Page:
Not a favorite, but I reread it now and then.
[The Hell…?!] The Pot Sues Kettle?
I debated bringing this category back when rebooting this site. It had been so long since I came across something that made me go… the Hell…?! It didn’t seem worth the effort.
Then I found out something today.
There is a man out there by Demetrious Polychron. An author. Who is claiming Amazon and the Tolkien Estate plagiarized his works for the TV series Lord of the Ring: The Rings of Power.
Now this series has not gone over well. At all. So it is curious why anyone in their right mind would own to having any part of this. The things one does for their fifteen minutes of fame, right?
Only it gets better.
The novel Polychron claims got plagiarized? Is on sale at Amazon.
Wanna know what it’s about? Of course you do! Here’s the blurb in all it’s glory:
Long before Sauron, the original Rings Of Power were forged by the Elven Lord Celebrimbor and Dwarven smith Narvi in Eregion, near the Misty Mountains. These first magic Rings were far more powerful than those that came after and were corrupted by Sauron to be fought for in the War of the Ring.
Elanor, daughter of Samwise, is nervous before her debutante party in the Shire. In the 22nd year of the reign of the High King Elessar, the Blue Wizards return from out of the East bearing grave and perilous news: the rest of the Rings of Power have been found and they are in deadly danger. Thus begins the War of the Rings to End All Wars of the Rings. Before it is over Elves, Hobbits, Dwarves, Men and magical races long forgotten or never seen before will join the Quest to find Celebrimbor’s originals and the last of Sauron’s corrupted Rings of Power.
Elanor, two Hobbit friends, the Crown Prince Eldarion, his Elvish uncles Elladan and Elrohir join the Wizards Alatar and Pallando in a war across Middle-earth fighting for their lives. If they fail, they will witness the return of the Vala Morgoth, the source of Evil and former Master of the long-defeated Sauron. With all the Rings of Power at his command, Morgoth will enslave the whole of Middle-earth – forever.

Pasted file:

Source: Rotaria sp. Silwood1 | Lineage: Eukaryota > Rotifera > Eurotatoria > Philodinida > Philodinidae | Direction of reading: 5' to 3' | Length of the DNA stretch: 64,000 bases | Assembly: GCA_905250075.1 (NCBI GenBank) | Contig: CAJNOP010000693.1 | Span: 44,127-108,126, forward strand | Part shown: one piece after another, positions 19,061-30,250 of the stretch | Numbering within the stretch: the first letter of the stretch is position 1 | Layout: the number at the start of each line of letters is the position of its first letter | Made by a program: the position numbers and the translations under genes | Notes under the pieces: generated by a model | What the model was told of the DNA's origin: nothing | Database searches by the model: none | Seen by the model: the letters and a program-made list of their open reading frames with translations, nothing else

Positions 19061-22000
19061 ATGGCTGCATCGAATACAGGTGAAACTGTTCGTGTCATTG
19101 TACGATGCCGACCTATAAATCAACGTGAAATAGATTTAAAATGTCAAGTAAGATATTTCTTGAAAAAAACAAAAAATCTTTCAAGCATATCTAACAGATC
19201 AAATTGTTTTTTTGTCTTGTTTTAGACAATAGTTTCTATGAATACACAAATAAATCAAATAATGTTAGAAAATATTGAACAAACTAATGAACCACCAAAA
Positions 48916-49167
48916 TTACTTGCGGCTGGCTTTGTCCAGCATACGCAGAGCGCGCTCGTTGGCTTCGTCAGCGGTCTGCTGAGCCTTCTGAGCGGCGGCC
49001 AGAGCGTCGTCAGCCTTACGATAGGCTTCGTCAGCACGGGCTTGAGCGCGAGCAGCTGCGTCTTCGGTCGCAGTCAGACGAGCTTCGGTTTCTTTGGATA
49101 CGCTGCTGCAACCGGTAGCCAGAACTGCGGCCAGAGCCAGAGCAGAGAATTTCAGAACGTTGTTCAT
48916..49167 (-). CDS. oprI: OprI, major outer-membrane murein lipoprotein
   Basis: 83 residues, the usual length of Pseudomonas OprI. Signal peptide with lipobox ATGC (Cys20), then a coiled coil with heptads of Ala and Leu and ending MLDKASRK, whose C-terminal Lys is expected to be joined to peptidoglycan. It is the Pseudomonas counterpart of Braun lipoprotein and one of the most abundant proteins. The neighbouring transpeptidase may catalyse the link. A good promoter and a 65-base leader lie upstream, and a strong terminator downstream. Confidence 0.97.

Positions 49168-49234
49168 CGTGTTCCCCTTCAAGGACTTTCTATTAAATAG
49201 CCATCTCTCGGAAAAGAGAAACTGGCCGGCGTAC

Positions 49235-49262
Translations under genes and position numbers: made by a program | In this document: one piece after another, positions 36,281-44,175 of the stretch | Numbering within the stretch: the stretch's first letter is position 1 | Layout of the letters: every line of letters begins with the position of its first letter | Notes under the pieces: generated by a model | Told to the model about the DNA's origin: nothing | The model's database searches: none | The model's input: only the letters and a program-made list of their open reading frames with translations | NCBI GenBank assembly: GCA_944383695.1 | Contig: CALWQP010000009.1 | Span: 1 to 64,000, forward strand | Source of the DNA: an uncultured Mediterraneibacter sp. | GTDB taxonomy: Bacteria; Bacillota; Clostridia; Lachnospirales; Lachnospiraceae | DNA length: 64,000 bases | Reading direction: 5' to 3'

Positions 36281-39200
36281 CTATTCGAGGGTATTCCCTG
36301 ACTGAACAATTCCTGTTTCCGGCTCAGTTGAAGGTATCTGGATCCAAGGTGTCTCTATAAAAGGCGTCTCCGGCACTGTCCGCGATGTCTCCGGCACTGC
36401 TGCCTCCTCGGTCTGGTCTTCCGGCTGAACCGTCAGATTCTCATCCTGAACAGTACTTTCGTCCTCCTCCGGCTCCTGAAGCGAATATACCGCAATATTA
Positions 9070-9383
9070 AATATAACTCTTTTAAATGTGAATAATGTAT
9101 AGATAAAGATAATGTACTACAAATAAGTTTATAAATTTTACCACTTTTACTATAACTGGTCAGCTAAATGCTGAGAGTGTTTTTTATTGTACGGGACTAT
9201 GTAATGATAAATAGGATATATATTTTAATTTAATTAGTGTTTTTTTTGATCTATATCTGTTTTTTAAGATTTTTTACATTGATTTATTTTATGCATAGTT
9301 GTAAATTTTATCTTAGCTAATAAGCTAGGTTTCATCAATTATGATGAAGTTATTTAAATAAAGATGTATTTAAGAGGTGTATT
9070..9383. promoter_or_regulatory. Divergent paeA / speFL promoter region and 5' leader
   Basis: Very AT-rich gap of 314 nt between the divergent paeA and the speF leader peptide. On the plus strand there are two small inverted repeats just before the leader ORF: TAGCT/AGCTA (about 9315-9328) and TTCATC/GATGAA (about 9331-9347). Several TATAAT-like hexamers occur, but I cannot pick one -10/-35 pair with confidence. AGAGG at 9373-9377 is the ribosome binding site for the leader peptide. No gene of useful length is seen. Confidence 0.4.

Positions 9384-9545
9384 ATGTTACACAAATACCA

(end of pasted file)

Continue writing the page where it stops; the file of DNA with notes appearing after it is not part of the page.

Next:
The mind BOGGLES! Not only is this nothing like the Amazon show, it is, in fact, an unauthorized sequel to a classic work of fiction!!! On sale for almost $12!!!!!
[POE] Annabel Lee
I’ve been a Edgar Allan Poe fan for most of my life.
Now when I say that, I mean I’m a fan of Poe’s prose. I don’t do poetry unless forced. Sorry. Just the way I am.
This isn’t to say I haven’t read any poems by Poe. The Raven is, without a doubt, a mandatory read for the Horror fan. The awesome Haunted Palace is located square in the middle of Fall of the House of Usher, and that’s hard to pass up. So I will drop my prejudice against the form from time to time. As a rule I don’t.
Today one of the people I followed posted Annabel Lee, and, being in a charitable mood, I read it.
That’s a creepy little poem.
It’s not very original to Poe. Guy loses love of his life and goes nuts. Doesn’t even need a black bird to do it.
It’s the rhythms and repetition that do it for me. Everything comes together with such great effect.
Kind of sorry I didn’t read it before.
Does this mean I’m reading more poetry?
Of course not.
Don’t be silly.
[IMAGE] Last Dinosaur Family Post… For Now
Today I move on to the next set of lectures. But here’s the family, with additional parent. I fiddled a little with two of them to give them some variety.
[IMAGE] Final Touches
And here we have our scene in color with a few additions.
Once again I disagreed with my Instructor. He was content with pyramids for trees. It’s all Low Polygon and thus a little simple in style.
Me, I thought it looked terrible. Besides, I already had trees made. No harm moving them over.
My Instructor also had his dino a single color. That felt wrong, too, so I went on a coloring spree. Toes got colored, skin got colored, inside of the mouth got colored…
Can you even tell the inside of the mouth is colored?
It’s probably the lighting. Bear of a time working with it. Might fix it up tomorrow.
The eyes were originally white, but that got lost in the render. Black works. You can see they have eyes with black.
One last detail: My Instructor only had one dino. My one dino looked lonely, so I gave him a family to watch out for.
This series of lectures is almost done. The next one might be interesting. More notes!
As a bonus, below is the original coloration for the T-Rex.
[IMAGE] Entering the Final Stretch
Added some mountains.
He looks a little lonely, doesn’t he?